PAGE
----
Mark McGwire speaks

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Earlier today he showed up. A few minutes ago he spoke:

He spoke about the “learning curve” he’ll have with the hitters,
specifically expanding his pool of pupils from two or three hitters to
the 13 or more that he’ll have to work with here in spring. He spoke
about the “regrets” he has from his playing career and steroid-use. And
he stressed that he is ready to “move on” from his admission, even as
he understands the questions will linger.

Asked how long he will be asked these questions, he responded:
“That’s up to you guys. I’ve accepted responsibility. I can’t tell you
how many times that I’m truly sorry. It’s a very, very regrettable
situation that I put myself in. I’m just ready to move on, and I hope
everybody else can. It would be a better place if we move on and make
this a positive thing.”

McGwire also said — again — that insofar as they allowed him to play more often, yes, steroids helped him hit home runs. He stuck to his guns, however, and said that the ability to hit home runs was his own. Which is a perfectly legitimate and understandable opinion for McGwire to have of the matter. If anyone wants to continue to take issue with that it strikes me that they need to bring some actual scientific evidence regarding the effects of steroids on hitting. If they don’t, they’re complaining about McGwire’s opinions of himself, not his candor.

At any rate, it seems that at this point there is nothing more we can expect the man to say on the matter of his own personal steroid history. He has a job in baseball, and he’s trying to do it.  If “questions linger” it’s only because the writers wish only to talk about the past.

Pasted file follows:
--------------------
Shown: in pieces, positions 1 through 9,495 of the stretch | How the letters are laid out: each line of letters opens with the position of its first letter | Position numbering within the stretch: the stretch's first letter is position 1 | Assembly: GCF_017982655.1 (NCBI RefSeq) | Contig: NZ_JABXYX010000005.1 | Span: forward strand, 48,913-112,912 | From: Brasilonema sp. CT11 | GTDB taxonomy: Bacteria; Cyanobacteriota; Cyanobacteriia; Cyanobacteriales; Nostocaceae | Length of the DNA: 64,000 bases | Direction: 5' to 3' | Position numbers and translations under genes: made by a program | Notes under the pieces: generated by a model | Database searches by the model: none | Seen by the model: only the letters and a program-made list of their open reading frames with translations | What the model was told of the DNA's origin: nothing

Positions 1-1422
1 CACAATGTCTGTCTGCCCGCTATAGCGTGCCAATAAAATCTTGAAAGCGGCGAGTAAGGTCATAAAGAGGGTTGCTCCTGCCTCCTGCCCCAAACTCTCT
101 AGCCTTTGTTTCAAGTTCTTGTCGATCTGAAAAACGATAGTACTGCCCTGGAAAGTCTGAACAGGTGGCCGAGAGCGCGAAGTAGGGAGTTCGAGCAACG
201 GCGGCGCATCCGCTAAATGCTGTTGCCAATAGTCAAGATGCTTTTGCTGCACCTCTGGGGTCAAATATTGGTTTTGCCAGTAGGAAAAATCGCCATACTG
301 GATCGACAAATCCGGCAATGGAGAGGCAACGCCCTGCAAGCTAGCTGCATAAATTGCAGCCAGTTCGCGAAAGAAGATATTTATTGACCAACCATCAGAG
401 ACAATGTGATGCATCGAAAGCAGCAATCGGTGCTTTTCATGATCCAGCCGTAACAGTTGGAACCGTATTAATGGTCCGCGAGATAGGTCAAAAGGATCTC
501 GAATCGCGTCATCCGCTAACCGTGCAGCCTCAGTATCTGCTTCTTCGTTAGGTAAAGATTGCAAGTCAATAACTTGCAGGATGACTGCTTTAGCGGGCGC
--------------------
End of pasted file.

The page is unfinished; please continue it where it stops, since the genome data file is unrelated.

And That Happened: Tuesday’s Scores and Highlights

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Here are the scores. Here are the highlights:

Angels 8, Astros 7: Charlie Morton and Shohei Ohtani have been two of the most talked about pitchers to start the season and they faced off in this one. Not too stellar a faceoff, unfortunately, as Mike Trout homered off of the first pitch Morton threw him and Andrelton Simmons followed him in the act. The Angels would score two more off of him in the third and he wouldn’t last four. Meanwhile, Ohtani gave up four runs, including a homer to Derek Fisher and would see another run for which he was responsible score on a Brian McCann go-ahead blast. His night would end having given up four runs as well. Anaheim tied it back up on an Albert Pujols single and then Simmons would hit his second homer of the night — a three-run shot — to give the Angels a lead they would not surrender. Fun fact: Mike Scioscia ran out of mound visits in this one. Unless I missed one, he was the first manager to do so in a game since the mound visit rule was established.

Cubs 10, Indians 3🎶Kyle Schwarber came back to Ohio . . . and his city was gone . . . but the guy who wrote about it . . . was a Republican pawn . . . A, oh, way to go O-hi-o . . .🎶 Two homers for the best thing to come out of Middletown, Ohio over the past decade or so. A homer each for Willson Contreras and Ian Happ. Same result as Game 7 in 2016. Pretty much the same weather too. Unfit for man or beast or Josh Tomlin

Yankees 8, Twins 3: Gary Sanchez hit two homers and Aaron Judge and Didi Gregorius each went deep as well, with Sanchez and Gregorius each driving in three. Didi has been having such a fantastic year that, eventually, I’m assuming the people who run the ads at Yankee Stadium will spell his name right:

Mets 6, Cardinals 5: Jay Bruce‘s tenth inning homer gave the Mets a lead they’d hold on to for the win. Yoenis Cespedes hit a homer earlier that I’m pretty sure killed (a) a baseball; and (b) Luke Weaver:

463 feet, my man.

In other news, Matt Harvey entered in the top of the fifth inning of this one for his first relief appearance since his demotion to the pen. It didn’t go great. He gave up a run on back-to-back two-out doubles and left after throwing 35 pitches, only 20 of which were strikes. In still other news, the Cardinals initiated a replay challenge after Bruce’s homer, claiming he missed first base. He didn’t miss first base and it wasn’t even particularly close, so I have no idea what the Cardinals were doing there. La Russa may be gone but part of his essence still lingers, I suppose.